By Peggy O’Farrell SmartHealthToday There is no cure for Alzheimer’s disease. But as researchers continue to search for better options to treat and prevent the devastating disease, it’s important to get checked if you notice warning signs of Alzheimer’s or other forms of dementia in yourself or a loved one. Early detection offers three key advantages, according to the Alzheimer’s Association: Longer...

What can beagles teach us about Alzheimer’s disease? A lot, says Sanders-Brown researcher

Researcher Elizabeth Head of the UK Sanders-Brown Center on Aging said, ‘If we can find ways to improve brain health in old dogs, there’s hope that these approaches can translate to healthy aging in people as well.’ (Photo provided)   A commentary by Elizabeth Head of the University of Kentucky Sanders-Brown Center on Aging was recently featured on the website, “The Conversation,”...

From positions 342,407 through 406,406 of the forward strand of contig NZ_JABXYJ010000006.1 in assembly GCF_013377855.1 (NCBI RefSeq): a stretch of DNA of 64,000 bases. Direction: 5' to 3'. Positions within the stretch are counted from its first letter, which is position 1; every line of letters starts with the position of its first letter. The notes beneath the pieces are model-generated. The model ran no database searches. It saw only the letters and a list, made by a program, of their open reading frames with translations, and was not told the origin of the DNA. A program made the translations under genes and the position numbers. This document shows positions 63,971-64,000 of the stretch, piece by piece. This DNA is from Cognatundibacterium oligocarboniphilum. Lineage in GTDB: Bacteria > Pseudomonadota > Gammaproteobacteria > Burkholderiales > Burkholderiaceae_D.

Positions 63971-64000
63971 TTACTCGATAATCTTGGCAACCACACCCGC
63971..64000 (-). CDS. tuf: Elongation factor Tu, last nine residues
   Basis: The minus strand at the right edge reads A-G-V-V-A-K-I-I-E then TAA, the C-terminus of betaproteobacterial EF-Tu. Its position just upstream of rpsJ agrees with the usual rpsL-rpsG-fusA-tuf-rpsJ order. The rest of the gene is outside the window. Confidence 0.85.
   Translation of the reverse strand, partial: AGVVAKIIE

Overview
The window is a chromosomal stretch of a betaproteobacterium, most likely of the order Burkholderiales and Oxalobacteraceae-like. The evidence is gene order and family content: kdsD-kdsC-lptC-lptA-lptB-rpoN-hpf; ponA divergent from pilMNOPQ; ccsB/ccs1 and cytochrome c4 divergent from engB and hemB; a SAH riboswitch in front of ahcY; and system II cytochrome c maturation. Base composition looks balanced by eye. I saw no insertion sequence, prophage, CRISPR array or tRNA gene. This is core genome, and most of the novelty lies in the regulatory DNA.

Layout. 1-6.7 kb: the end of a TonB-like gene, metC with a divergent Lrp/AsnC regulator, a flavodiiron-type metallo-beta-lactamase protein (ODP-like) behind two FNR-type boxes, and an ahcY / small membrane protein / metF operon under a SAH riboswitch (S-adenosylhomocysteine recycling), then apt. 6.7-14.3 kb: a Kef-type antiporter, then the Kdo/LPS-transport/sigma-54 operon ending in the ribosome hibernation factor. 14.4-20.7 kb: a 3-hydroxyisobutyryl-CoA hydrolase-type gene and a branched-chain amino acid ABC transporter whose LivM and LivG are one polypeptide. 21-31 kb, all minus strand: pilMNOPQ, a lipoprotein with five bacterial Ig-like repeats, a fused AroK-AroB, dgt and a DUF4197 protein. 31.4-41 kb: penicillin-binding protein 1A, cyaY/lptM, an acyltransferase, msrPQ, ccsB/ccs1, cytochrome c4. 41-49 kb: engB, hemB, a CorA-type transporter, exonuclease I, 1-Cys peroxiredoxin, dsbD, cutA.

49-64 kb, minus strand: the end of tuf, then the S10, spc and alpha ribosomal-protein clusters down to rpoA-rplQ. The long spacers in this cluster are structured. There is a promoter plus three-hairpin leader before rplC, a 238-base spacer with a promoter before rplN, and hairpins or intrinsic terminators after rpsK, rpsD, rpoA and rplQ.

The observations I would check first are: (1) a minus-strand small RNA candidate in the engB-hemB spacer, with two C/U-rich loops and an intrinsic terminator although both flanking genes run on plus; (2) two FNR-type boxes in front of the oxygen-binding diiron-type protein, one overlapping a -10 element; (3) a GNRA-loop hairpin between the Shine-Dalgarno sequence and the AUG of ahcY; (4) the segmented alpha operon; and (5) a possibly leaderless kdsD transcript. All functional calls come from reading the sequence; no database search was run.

Constance Alexander: Caring for elderly parent not for faint of heart, but there is help

A daunting situation is succinctly described in an email from a reader in the Lexington area: “I read your article and it hit home. I’m caring for my parents – Dad has Alzheimer’s and Mom has Lewy body dementia. I’m one of the ‘lucky’ ones. Mom and Dad have some financial resources (but they’re going fast)…The last two years have been harrowing and exhausting and it’s only going...

Constance Alexander: Talk about Ebola virus causes ‘plague’ of Alzheimer’s to go unnoticed

“When leaving his surgery on the morning of April 16, Dr. Bernard Rieux felt something soft under his foot. It was a dead rat lying in the middle of the landing. The doctor kicked the varmint aside and reported the incident to the building manager. ‘There weren’t no rats here,’ was the indignant response.   “After that, the doctor headed home for the day. Arriving at his...

Constance Alexander: Everyone has a friend who has lost someone to a form of dementia